Originally posted April 21, 2010
I began writing this nearly a week ago, on Tax Day, April 15th, as thousands of Tea Party members were rallying across the nation. I wanted to write something substantive, authoritative, a summary, a review of the extreme right mobilizations, of the militias, the new secessionists, the open-carry activists with guns. And what it all meant.
For background, I began reading probably more than a dozen reports and posts on and of the Tea Partiers, the militias, and other extremist nefarious goings-on in our country. Not surprised by all the attention the Tea Parties were getting, I kept reading and searching for more – I put off writing for another day or two.
There were these two Republican Southern governors who both announced that April would be “Remember the Confederacy Month” – without mentioning slavery, initially at least. There was the secessionist talk by mainstream GOP politicians in Texas. There were those 8 or 9 armed militiamen in the Mid-West who were recently arrested as they were plotting an armed “uprising.” Then there were the Oklahoma legislators supporting the formation of “militias” to defend their state – against the Feds.
And of course, there were the oft-cited displays of racism and homophobia when Tea Partiers spit at and heckled Black and gay congressmen in front of the Capitol building around the time of the passage of the health reform bill. These were all denied, naturally, by the right’s spin-makers. There were the 42 known threats or incidents of violence done against the offices of Democratic lawmakers after the bill was passed. Bricks were thrown through office windows.
There was that rally of armed extremists just this past Monday, April 19th, just across the Potomac from the Capitol. There was that rally in South Carolina where the guy who advocated throwing the bricks made even more threats against the government. There’s all these promises to “take our country back,” the really violent rhetoric we’re hearing, there’s the huge uptick in threats against President Obama.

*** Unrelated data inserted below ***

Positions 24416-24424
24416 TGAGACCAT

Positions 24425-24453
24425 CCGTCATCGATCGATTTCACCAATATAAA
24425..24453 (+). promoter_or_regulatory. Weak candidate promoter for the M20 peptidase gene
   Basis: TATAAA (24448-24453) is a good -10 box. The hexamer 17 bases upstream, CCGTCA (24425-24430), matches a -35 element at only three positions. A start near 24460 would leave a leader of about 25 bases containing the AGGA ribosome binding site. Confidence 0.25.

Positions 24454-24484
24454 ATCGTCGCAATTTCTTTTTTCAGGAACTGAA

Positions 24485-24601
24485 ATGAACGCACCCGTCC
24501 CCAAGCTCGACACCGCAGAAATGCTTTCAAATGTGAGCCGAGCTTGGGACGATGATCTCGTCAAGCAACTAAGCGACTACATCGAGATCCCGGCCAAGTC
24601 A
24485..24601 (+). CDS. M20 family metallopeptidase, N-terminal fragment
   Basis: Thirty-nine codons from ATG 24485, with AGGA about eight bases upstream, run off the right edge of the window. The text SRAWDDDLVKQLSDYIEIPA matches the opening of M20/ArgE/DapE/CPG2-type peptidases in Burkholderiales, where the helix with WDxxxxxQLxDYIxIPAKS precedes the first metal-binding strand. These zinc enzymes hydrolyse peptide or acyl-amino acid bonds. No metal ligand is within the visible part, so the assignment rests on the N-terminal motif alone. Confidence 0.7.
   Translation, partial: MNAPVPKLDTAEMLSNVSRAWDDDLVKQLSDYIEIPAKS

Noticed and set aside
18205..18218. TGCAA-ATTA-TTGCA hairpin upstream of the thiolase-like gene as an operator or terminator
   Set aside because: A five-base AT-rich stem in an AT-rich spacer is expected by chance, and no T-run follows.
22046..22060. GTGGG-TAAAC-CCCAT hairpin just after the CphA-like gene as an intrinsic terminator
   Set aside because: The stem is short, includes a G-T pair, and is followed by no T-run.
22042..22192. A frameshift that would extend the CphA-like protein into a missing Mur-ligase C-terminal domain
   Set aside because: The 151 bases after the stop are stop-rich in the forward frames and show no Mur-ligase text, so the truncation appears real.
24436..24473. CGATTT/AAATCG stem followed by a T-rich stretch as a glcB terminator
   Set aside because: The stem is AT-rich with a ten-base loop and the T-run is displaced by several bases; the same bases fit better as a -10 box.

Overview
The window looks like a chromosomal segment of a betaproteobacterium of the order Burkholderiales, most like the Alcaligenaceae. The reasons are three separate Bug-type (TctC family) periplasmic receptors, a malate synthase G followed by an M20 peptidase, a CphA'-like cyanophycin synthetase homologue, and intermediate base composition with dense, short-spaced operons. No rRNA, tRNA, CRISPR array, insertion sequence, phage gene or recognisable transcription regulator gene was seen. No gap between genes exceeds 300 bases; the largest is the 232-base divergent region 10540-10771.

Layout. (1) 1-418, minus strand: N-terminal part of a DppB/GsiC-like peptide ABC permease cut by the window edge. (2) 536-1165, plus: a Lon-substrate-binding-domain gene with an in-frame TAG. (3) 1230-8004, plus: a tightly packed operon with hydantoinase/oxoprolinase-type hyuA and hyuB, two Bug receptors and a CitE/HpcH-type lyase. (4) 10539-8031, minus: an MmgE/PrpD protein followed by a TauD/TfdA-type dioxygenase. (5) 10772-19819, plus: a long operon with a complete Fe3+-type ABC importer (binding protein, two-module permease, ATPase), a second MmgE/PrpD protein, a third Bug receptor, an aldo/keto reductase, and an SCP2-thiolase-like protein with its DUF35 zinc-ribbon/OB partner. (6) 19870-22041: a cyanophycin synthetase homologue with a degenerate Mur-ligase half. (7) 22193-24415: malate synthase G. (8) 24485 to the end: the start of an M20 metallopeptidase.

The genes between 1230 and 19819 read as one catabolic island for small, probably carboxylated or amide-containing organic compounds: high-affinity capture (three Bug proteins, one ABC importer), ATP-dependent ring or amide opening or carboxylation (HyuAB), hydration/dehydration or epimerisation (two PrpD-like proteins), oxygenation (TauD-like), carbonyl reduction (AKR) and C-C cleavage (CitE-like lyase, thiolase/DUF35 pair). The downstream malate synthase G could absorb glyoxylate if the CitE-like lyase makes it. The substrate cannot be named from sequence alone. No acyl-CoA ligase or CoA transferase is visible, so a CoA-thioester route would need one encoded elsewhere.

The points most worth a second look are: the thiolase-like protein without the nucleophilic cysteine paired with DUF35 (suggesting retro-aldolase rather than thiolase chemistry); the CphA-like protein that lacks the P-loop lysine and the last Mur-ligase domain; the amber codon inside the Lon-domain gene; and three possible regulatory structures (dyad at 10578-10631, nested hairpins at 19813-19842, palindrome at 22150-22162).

Again, after reading more over the weekend and it became time to punch the laptop, I got stuck and overwhelmed. I made more notes. And finally, when it came time to figuratively put pen to paper, I couldn’t write anything. My mind balked. My fingers stalled over the keyboard.
I was too depressed to write. I felt demoralized, demoralized with the state of politics in America. This country is really going downhill, I thought, and we could be involved in a new civil war if this all keeps up. It was disgusting what some of these Tea Party leaders and members were saying, it was disheartening to understand why these gun-toting angry white men and women were bearing arms.
Why bother? I asked. It could be all over. These extremists are brewing and stewing for another civil war. Besides, people in OB were too caught up in their paradisaical state to care about gun-toters, about threats from militias – and, ‘hey, dude, those tea partiers are way-too angry!’ for my fellow OBceans.
How can you think about militias when there’s beautiful days, bountiful surf, a warm sun, and scantily clan young bodies laying and frolicking on the sand? Besides, after tax day, there was 4/20 to celebrate.
I pushed on to read more about the Tea Parties. I checked out the nearly half dozen local websites and blogs they have here in San Diego County.
On Tax Day – April 15th, supposedly by one estimate, half a million Tea Partiers rallied – against taxes presumably, in 800 different locations across the country. I read the reports, clicked on the photos, watched the videos on the blogosphere. The more I saw, the more demoralized I became.
They rallied against taxes while most of them enjoyed tax cuts by the current President – the “socialist”, the Muslim, the Kenyan. They decried big government and the “socialism” while enjoying public parks where they rallied, the public infrastructure and public health care and benefits they receive.
I felt sorry for America. We had elected the first Black man as President, but his very election had unleashed a hatred and anger not seen from the Right for decades, an anger – apparently submerged during the eight long George W Bush years – that has surfaced and now has supposedly changed the political climate in the nation.
Even though I knew there was a building backlash against the Tea Parties – I have even been part of it -, I couldn’t go on. Too frustrated, too depressed to write – so I put it off again.